Political Debate

Posted on October 16, 2010 by

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Debates are an incredibly interesting and satisfying part of the political process. You get to see the moderators struggle to keep the candidates on topic, within time constraints, and attempt to get answers to the questions actually asked from candidates who’d prefer to speak about something else without regard for the original inquiry.  The candidates attempt to maintain their composure while under pressure, stick to their talking points and strategy, all while taking jabs at their opponent.  The spectators either watch with hope for a bloodbath with their candidate of choice victorious, or to legitimately figure out which candidate stands for what, and who is most worthy of a vote.

The O’Connell v Coons Debate on CNN earlier this week reminded me why I have such an affinity for political debates.

There are often awkward moments in debates, which are quite possibly the best part of the entire event in my opinion.  An example would be a candidate making an inappropriate joke they clearly think to be clever, with no response whatsoever from anyone, while they laugh aloud boisterously.  It’s like watching someone with an excessively bloated ego stumble and fall in slow motion…amazing.

Another awkward occasion worth witnessing is when a candidate stumbles over a question they should be able to answer and can’t…priceless.

And one of the best awkward oddities you can witness in a debate in my opinion, is when a candidate evades then flatly refuses to provide his or her opinion or position on a particular topic that they have previously been outspoken about.

Why Wouldn’t a Candidate Want to participate in a Debate?

According to the DeMoines Register:

“The reason several prominent incumbents and front-runners are dodging debates is likely that they don’t want to endanger their political careers unnecessarily”

Clearly from the example clips above, a lot can go wrong in a debate.  Incumbents generally, at least prior to this election, had a sense that their job performance could speak for itself.  This year though, with a sort of anti-incumbent sentiment brewing, these candidates may need to be providing explanations, differentiations, and promises that previously wouldn’t have appeared necessary.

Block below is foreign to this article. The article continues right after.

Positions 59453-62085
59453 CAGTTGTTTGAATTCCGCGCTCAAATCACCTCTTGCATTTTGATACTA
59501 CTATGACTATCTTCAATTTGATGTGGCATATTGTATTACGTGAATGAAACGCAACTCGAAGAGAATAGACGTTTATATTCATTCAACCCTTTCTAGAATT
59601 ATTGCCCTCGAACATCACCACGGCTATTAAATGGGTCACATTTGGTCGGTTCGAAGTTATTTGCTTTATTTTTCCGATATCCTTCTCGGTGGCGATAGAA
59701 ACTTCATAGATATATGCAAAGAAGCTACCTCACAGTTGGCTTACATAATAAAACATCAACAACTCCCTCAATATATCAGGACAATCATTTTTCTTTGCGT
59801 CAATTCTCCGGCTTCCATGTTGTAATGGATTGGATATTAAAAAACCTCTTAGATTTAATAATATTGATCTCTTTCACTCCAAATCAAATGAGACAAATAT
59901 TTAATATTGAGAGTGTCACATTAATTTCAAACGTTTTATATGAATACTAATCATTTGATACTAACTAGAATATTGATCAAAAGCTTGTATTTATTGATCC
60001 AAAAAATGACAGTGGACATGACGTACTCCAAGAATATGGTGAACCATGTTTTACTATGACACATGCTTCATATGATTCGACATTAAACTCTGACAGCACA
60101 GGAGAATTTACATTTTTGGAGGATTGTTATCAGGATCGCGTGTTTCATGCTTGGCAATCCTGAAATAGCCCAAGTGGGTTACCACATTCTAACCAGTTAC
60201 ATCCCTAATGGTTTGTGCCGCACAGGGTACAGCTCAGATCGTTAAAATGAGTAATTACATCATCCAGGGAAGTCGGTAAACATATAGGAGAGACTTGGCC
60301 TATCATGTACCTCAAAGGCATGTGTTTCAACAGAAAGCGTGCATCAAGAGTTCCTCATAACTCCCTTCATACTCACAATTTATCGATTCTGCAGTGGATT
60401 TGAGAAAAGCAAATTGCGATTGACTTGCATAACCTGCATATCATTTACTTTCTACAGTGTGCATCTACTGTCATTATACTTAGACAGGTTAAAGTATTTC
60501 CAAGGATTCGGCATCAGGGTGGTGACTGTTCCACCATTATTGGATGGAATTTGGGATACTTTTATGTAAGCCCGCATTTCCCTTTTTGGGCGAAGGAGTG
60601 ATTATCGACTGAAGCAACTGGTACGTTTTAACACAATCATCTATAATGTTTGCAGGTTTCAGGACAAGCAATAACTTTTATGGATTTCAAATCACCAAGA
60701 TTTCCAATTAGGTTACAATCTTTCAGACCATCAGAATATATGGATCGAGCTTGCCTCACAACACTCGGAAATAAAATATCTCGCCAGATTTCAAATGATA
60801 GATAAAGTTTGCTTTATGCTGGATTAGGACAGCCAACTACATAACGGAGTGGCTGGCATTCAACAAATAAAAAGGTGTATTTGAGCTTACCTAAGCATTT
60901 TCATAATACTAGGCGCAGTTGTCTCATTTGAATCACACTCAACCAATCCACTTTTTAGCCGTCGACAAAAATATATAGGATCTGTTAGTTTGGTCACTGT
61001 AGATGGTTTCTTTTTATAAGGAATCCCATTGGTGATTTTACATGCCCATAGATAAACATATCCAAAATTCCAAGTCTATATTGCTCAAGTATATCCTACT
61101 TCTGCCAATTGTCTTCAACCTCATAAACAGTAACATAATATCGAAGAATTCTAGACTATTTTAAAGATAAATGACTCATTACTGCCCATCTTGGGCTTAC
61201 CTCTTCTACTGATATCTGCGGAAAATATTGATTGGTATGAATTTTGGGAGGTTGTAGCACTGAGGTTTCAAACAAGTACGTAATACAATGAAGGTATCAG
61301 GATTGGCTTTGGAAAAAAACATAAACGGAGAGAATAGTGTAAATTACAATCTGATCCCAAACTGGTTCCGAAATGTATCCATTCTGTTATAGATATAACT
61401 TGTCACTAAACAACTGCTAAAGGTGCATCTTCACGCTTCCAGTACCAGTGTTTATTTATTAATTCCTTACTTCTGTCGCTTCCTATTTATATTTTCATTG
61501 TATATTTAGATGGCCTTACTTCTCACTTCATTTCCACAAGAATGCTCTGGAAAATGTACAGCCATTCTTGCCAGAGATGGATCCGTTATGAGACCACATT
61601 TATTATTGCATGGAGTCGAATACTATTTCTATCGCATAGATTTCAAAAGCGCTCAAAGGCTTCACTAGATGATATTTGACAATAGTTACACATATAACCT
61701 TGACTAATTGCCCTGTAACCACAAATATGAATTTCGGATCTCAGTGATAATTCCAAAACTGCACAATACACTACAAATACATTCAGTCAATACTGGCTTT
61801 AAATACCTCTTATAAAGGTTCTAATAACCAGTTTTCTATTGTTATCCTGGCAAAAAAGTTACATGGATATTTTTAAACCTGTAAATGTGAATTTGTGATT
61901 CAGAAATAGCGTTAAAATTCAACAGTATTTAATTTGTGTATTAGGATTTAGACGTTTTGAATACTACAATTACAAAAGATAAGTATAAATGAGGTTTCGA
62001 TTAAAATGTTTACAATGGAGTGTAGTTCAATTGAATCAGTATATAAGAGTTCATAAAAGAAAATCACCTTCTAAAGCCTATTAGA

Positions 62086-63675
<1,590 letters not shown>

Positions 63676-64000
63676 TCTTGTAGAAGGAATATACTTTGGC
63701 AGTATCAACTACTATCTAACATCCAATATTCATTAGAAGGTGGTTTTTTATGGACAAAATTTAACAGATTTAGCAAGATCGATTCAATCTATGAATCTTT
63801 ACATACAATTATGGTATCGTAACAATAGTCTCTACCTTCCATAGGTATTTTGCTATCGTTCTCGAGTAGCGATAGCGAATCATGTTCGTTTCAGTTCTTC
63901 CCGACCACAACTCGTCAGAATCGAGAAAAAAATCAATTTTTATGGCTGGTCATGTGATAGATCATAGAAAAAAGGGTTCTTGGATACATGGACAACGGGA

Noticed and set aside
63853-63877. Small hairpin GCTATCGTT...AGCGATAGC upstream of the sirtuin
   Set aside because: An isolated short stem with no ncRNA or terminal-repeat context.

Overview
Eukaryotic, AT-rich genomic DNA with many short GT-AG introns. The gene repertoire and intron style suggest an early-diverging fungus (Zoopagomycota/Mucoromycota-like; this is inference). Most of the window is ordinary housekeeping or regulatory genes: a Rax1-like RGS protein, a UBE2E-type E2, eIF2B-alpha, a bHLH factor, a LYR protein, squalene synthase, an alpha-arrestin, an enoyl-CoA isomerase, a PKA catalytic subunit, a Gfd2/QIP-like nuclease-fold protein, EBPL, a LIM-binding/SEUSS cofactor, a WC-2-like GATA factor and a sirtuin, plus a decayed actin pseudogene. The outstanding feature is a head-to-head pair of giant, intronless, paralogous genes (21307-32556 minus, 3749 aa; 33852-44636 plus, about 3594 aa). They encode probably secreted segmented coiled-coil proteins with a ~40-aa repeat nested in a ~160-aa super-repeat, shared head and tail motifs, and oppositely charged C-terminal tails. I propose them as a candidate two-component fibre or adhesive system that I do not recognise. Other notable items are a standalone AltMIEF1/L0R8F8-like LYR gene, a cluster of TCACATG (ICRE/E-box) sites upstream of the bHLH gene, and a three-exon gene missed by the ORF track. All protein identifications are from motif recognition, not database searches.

Another category of candidate that has less motivation to debate, according to Ramussen Reports would be one with a significant lead:

“As a practical matter, candidates who are behind tend to see debates as a chance to shake up the race while those who are ahead see them as an potential obstacle to be avoided.”

Who Actually Watches Debates?

According to a recent Rasmussen Reports telephone survey:

  • 48% of Likely U.S. Voters say they have watched at least one candidate debate this campaign season. But nearly as many (45%) have not
  • 49% find most political debates to be informative. Thirty-six percent (36%) think most of them are useless

In a study focused on viewers of presidential debates it was found that

“those individuals inclined to watch a debate in its entirety tended to be older, be more educated, have higher incomes, and exhibit higher levels of partisan attachment than those who did not watch the debates.”

What Effect do Debates Have on Outcomes?

You may find the answer to be surprising, or maybe not.  But according to a 2005  study:

“Studies have found that debates have little to no effect on changing or converting voters’ vote intentions (Lang & Lang, 1961). The debates, however, may exert influ- ence on those who do not identify with the major parties (Deutschmann, 1977).”

So for independent voters, debates may be influential, but for those with strong affiliations or who have already determined their selection they provide value primarily as a spectator sport.

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